They’re just so…yellow.
And, unfortunately, not planted or grown commercially nearly as much as they should be. The Golden Groundsel (Packera obovata) is a beautiful spring blooming perennial ground cover native to much of North America, including Texas. It belongs to the Asteraceae (Aster) family of plants,
and is a wonderful addition to a shade or part-shade garden. It can be planted in a formal setting or as drifts in a woodlands garden. But in either place, it brightens the late winter/early spring garden spectacularly.
I first became acquainted with Golden Groundsel just over two years ago, when I noticed a patch of bright yellow flowers in one of the native woodland areas that I garden at the Green Garden in Zilker Botanical Gardens (ZBG). That patch absolutely resonated yellow! I recognized the plant because I had read about Golden Groundsel before, although this was the first time I’d actually seen it in a garden. Most of the year, it’s a ground cover with evergreen, oval and finely serrated leaves.
In January/February (in Austin), it sends forward its bloom stalks. The slender stems grow to about a foot tall, then burst open with shockingly bright, little flowers.
It colonizes well in ideal conditions and is an easy plant to grow. Its water requirements are moderate and it fits well in a xeric landscape. If it gets water once a week in a hot, dry summer, it’ll be just fine. In the Green Garden, I moved some Groundsel in late spring of 2010 to this spot,
and while it bloomed last spring, it’s even lovelier this year. Here, it gets mid-day sun in the summer, with dappled light most of the rest of the day. It also receives irrigation once per week. Its companions include Turk’s Cap, Twisted Leaf Yucca, Purple Coneflower and also Columbine.
The two other areas where Golden Groundsel is planted in the Green Garden receive more shade and thus, the plants are not yet blooming. This group is in a native woodland area which receives very little irrigation.
This second group is planted in the Habitat Garden. This colony began with six starts, about 15 months ago. It gets regular (once/week) irrigation and dappled light. The soil is a bit on the heavy side and you can see how well it’s filled in.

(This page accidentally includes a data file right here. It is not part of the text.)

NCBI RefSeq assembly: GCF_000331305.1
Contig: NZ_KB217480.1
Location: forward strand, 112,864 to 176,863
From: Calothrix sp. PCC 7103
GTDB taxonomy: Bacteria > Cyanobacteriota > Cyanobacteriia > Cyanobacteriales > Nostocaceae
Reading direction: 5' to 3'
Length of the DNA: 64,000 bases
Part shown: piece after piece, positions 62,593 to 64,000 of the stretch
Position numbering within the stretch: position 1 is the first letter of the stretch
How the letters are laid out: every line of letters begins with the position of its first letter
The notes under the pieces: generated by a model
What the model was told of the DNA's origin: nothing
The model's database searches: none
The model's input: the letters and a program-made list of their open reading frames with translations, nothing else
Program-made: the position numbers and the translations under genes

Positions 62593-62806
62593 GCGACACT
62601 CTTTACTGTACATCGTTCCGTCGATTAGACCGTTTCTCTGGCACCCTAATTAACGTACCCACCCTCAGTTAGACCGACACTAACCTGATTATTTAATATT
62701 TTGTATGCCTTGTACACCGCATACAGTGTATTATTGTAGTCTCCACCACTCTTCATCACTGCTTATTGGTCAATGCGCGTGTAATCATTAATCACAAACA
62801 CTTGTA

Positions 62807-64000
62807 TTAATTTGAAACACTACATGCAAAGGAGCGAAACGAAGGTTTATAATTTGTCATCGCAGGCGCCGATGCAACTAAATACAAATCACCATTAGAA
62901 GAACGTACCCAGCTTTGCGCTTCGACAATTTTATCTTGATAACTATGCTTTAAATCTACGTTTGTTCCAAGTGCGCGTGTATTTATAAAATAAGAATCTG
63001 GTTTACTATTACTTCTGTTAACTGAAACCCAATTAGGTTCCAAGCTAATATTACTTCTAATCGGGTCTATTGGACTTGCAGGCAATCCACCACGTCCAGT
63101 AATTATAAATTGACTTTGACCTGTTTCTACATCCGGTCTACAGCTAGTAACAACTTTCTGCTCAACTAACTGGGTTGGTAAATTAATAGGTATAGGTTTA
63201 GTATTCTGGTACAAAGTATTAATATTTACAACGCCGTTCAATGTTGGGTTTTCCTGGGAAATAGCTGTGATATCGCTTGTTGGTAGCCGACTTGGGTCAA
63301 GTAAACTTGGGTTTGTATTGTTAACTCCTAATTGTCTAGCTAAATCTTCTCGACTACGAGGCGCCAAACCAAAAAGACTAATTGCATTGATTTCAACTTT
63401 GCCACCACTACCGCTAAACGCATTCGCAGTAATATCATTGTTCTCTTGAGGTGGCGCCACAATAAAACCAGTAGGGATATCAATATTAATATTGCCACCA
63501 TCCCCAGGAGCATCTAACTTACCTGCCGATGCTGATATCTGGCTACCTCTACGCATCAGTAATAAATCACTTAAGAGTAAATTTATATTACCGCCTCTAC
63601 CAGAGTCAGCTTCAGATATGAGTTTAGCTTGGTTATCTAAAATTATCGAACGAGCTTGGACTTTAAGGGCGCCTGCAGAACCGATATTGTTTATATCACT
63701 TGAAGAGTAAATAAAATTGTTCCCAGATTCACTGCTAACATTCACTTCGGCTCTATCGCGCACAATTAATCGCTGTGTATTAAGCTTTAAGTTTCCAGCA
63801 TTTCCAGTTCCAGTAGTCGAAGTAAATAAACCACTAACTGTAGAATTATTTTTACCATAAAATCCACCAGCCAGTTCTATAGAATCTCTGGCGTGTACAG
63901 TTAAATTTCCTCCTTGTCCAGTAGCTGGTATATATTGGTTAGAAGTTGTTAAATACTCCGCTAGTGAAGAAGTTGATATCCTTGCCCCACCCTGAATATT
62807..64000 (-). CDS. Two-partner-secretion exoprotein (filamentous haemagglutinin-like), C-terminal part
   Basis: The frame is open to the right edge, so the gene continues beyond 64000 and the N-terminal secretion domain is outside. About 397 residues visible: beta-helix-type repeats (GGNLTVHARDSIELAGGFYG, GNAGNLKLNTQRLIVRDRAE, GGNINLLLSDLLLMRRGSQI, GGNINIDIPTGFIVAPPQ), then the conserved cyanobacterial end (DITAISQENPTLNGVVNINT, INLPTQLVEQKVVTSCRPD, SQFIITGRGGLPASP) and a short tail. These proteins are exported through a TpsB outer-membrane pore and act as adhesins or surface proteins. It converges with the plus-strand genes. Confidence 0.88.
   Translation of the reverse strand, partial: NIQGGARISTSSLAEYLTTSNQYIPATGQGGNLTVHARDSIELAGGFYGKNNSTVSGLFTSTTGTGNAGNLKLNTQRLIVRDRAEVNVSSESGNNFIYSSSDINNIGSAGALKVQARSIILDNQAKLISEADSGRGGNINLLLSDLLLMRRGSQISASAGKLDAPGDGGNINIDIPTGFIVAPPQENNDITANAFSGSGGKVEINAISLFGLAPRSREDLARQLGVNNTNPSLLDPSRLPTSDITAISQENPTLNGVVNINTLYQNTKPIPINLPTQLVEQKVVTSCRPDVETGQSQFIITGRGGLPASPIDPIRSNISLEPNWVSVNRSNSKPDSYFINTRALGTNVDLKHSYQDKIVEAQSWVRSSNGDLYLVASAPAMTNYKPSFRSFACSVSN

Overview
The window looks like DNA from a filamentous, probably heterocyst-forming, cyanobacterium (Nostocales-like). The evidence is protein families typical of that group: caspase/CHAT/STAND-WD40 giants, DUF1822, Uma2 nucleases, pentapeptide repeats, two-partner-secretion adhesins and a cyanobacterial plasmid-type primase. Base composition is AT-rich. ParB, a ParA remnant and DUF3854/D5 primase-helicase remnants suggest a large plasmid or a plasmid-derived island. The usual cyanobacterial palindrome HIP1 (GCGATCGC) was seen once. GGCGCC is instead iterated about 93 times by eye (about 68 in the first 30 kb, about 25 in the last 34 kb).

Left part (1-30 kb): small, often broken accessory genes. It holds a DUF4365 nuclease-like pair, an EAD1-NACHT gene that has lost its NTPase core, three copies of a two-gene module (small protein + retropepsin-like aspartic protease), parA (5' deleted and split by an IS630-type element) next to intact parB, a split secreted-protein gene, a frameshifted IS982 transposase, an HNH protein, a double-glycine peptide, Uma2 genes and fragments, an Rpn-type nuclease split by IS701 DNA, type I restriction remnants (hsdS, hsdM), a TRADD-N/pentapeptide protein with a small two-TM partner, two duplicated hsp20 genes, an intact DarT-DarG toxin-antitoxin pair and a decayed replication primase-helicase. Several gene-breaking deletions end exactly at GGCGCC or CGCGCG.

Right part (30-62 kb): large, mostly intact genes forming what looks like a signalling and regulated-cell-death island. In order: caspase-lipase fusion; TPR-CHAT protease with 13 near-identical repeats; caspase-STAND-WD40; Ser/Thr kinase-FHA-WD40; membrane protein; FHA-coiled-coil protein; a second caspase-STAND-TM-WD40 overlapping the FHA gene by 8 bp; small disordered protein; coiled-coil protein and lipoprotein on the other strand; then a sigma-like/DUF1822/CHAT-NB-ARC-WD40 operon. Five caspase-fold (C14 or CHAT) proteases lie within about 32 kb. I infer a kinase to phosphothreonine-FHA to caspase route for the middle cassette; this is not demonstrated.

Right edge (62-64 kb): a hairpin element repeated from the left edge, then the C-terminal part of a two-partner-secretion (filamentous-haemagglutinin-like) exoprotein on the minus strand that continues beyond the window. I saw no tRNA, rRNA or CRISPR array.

Golden Groundsel is a good nectar source and given that it’s often one of the earliest to bloom, very appreciated by hungry bees and butterflies. Oddly, it’s blooming a little later this year compared to the last two years. This is in contrast to so many other plants which are blooming earlier than their normative bloom times.
Golden Groundsel spreads by roots and by seeds–don’t cut back the flower stalks until the seeds have ripened and dispersed. It doesn’t seem to spread voraciously by seed though. My only experience with propagating Groundsel is by root division. When I transplanted the Groundsel at ZBG, I had to be careful about where I dug the plant up from the soil. Several times I shoved my trowel firmly into the ground, assuming that I was well-underneath a nice root ball, only to realize that the rosette that I was attempting to dig up was connected to another by a runner and there was no root to excavate. So, if you separate this plant, you must be sure that the rosette you’re aiming for actually has some root.
When I decided to write about this plant, I called a number of the independent nurseries in and around the Austin area to check for availability and almost no one was familiar with this plant. Only the nice folks at Barton Springs Nursery knew anything about Golden Groundsel although they don’t carry it regularly. I do know that it’s sometimes available at the Lady Bird Johnson Wildflower Center’s plant sale, but I don’t know if they grow it for every sale.
For more information about this great and underused native plant, check out the Central Texas Gardener link–Golden Groundsel was the “Plant of the week” for the October 1, 2011 program. Or, as always, you can find information on the page for Golden Groundsel in the Native Plant Database.
I’m going to purchase and plant this lovely perennial for my own garden. Gardeners should encourage their local nurseries to carry available, but rare, plants. In turn, growers will begin to produce these plants for retail sales.